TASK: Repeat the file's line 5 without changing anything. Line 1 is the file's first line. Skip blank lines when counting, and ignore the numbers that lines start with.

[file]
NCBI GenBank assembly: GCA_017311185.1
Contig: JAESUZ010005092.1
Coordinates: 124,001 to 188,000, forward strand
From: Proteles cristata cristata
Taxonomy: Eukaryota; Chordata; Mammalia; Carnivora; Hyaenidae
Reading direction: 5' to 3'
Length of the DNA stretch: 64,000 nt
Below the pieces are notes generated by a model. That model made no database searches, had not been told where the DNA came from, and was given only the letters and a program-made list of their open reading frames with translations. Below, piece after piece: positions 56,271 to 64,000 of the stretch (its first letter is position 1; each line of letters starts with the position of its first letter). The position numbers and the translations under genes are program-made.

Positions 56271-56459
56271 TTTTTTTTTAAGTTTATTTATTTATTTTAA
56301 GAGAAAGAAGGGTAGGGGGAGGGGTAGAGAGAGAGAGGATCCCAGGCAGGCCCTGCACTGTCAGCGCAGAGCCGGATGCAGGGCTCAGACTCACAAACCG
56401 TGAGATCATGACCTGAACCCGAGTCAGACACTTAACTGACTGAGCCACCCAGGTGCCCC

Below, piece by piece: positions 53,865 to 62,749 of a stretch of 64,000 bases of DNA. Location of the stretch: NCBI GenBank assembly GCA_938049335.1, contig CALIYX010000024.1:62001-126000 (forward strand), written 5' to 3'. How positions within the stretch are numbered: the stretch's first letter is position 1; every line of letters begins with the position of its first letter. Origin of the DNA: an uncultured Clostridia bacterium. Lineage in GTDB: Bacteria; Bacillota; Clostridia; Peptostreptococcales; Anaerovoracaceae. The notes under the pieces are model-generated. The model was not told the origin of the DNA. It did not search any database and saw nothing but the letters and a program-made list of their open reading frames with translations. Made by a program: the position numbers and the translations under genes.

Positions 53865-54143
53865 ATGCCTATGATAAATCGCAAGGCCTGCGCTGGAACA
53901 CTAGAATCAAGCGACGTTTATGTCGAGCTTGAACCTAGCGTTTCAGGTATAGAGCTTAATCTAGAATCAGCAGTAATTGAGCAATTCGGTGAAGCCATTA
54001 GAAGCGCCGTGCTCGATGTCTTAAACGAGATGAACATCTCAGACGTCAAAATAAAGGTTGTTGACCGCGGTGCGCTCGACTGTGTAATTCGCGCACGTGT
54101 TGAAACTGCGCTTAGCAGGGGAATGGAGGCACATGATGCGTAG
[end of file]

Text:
Taxonomy: Eukaryota; Chordata; Mammalia; Carnivora; Hyaenidae